After another strong showing for Western United, rookie goalkeeper Ryan Scott has been praised by coach Mark Rudan for seizing his A-League opportunity.
From injury-replacement to A-League mainstay, Western United goalkeeper Ryan Scott has impressed coach Mark Rudan by seizing his opportunity.
The 25-year-old joined Western in November 2019 as an understudy to Polish stopper Filip Kurto.
He debuted in a 5-1 win over Adelaide United last year as a substitute for an injured Kurto but didn't feature again until a round 11 match this year against Western Sydney Wanderers in March, again replacing Kurto when the Pole had to be subbed off in the first half.
Since then, however, the two-time NPL Victoria grand final man of the match, who worked as a bricklayer waiting for his chance as a professional, hasn't looked back.
Wednesday's clash with Brisbane Roar at Moreton Daily Stadium was Scott's 11th straight start for Western, meaning 2018/19 A-League goalkeeper of the year Kurto has had to make do with a bench role.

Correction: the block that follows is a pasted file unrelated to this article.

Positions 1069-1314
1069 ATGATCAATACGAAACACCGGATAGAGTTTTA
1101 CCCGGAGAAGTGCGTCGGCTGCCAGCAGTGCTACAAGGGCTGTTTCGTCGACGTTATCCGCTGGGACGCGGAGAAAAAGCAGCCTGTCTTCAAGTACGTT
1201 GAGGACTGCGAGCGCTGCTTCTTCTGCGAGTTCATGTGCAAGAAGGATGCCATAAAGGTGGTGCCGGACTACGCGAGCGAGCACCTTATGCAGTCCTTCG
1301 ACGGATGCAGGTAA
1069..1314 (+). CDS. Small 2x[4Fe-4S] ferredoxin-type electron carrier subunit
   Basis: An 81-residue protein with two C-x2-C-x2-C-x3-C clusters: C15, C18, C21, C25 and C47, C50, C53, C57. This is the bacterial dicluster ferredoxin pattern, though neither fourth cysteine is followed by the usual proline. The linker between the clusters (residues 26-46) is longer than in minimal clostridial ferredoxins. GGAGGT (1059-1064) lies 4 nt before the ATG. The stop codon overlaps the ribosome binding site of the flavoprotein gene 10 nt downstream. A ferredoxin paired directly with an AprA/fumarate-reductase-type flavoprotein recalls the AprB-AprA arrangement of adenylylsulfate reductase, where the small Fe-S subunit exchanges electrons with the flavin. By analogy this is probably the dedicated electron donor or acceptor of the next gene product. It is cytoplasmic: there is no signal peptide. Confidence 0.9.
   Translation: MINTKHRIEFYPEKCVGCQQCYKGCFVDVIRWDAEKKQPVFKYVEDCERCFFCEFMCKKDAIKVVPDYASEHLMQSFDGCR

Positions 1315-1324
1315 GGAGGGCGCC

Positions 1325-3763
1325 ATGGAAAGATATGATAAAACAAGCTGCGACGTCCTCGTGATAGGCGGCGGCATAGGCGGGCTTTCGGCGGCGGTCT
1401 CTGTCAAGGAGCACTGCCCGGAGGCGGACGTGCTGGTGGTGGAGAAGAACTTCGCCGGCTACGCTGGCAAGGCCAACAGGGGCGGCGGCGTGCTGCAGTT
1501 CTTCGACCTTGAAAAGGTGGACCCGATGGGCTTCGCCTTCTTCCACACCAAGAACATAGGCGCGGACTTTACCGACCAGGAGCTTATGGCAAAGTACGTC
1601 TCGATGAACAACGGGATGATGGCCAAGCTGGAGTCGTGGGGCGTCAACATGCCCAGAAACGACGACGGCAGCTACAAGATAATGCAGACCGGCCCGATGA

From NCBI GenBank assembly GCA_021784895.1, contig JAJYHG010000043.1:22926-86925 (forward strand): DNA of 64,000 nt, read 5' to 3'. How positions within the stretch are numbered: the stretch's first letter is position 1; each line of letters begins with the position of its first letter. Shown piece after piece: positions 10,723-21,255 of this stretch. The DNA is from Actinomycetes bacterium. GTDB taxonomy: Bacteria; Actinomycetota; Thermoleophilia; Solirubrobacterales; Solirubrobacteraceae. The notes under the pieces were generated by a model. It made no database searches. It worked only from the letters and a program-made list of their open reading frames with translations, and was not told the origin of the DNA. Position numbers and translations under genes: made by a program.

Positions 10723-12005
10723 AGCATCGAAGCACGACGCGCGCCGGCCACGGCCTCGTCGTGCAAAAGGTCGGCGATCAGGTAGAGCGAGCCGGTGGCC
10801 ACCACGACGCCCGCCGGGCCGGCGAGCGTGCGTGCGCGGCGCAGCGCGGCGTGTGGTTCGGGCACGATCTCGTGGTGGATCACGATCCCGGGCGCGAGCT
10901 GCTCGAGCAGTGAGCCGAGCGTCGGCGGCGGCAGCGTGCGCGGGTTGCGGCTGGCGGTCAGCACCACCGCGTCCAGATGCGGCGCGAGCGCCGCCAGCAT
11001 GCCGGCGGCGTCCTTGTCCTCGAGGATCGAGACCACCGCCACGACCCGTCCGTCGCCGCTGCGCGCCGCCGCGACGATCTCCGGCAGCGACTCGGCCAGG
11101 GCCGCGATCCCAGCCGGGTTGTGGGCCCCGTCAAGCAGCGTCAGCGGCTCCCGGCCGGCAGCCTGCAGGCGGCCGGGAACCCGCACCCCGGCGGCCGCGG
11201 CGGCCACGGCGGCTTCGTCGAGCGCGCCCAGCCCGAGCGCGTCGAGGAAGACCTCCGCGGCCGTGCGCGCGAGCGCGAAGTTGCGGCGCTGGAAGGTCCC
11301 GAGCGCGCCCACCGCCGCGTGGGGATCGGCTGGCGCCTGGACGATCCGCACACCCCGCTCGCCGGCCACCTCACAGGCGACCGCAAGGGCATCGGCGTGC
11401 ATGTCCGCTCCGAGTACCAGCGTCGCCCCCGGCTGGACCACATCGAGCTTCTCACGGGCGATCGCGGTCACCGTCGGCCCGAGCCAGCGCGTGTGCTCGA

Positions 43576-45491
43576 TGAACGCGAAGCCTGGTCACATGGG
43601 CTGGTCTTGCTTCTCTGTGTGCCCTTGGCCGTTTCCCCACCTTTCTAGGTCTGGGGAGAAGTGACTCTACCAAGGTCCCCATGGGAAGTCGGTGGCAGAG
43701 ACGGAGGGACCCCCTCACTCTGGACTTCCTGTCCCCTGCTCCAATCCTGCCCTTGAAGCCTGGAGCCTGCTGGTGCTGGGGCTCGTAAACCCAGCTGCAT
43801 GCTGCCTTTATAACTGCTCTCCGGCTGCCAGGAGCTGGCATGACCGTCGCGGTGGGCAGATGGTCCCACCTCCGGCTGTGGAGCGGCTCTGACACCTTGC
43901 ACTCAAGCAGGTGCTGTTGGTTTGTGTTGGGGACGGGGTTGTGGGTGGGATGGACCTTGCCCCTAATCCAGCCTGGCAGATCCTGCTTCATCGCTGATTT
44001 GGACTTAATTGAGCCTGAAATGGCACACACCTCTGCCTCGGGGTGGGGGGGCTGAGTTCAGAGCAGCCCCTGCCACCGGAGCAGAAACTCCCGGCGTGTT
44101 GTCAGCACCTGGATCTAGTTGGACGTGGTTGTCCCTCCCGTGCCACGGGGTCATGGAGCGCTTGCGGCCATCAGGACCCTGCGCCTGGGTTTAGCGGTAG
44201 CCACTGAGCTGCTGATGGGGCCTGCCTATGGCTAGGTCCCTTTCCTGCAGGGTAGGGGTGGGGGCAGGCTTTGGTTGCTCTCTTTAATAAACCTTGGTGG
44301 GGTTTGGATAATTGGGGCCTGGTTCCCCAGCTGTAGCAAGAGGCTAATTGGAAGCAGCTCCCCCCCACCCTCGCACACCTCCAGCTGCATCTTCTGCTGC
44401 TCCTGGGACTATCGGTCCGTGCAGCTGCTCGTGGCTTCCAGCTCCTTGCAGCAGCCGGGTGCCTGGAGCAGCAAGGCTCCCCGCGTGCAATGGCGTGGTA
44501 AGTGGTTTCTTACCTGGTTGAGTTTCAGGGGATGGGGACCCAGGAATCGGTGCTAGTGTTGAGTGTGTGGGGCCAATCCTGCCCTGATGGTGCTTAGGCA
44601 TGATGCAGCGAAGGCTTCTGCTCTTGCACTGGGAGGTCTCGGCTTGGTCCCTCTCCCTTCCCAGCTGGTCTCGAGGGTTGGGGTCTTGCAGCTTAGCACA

While Western slipped to a 2-1 defeat to Roar due to Riku Danzaki's 94th-minute strike, it was Scott who was the visitors' best player for most of the match, making a string of crucial saves to deny the Brisbane.
Two stops with his feet to deny Roar striker Dylan Wenzel-Halls with point-blank headers were especially eye-catching.
"He's been unbelievable, sensational," Rudan said. "It's never easy for a so-called number two, to get an opportunity and then elevate and improve the way he has.
"It's what you want. You want competition for places and Ryan's taken his opportunity.
"I keep telling all the players, whether you get one minute or five or 30 or if you start a game, you've got to grab it, and then it's yours to lose basically thereafter."
Western, who slip out of the top six with the loss to the Roar, face another away trip against the Wanderers on Saturday and then have to head to Perth to play Glory next Wednesday.
"There's no excuses with us, we need to embrace this," Rudan said.
"I told them, 'would you rather go back home and train and go through a six or seven day slog or play games?' We want to play games."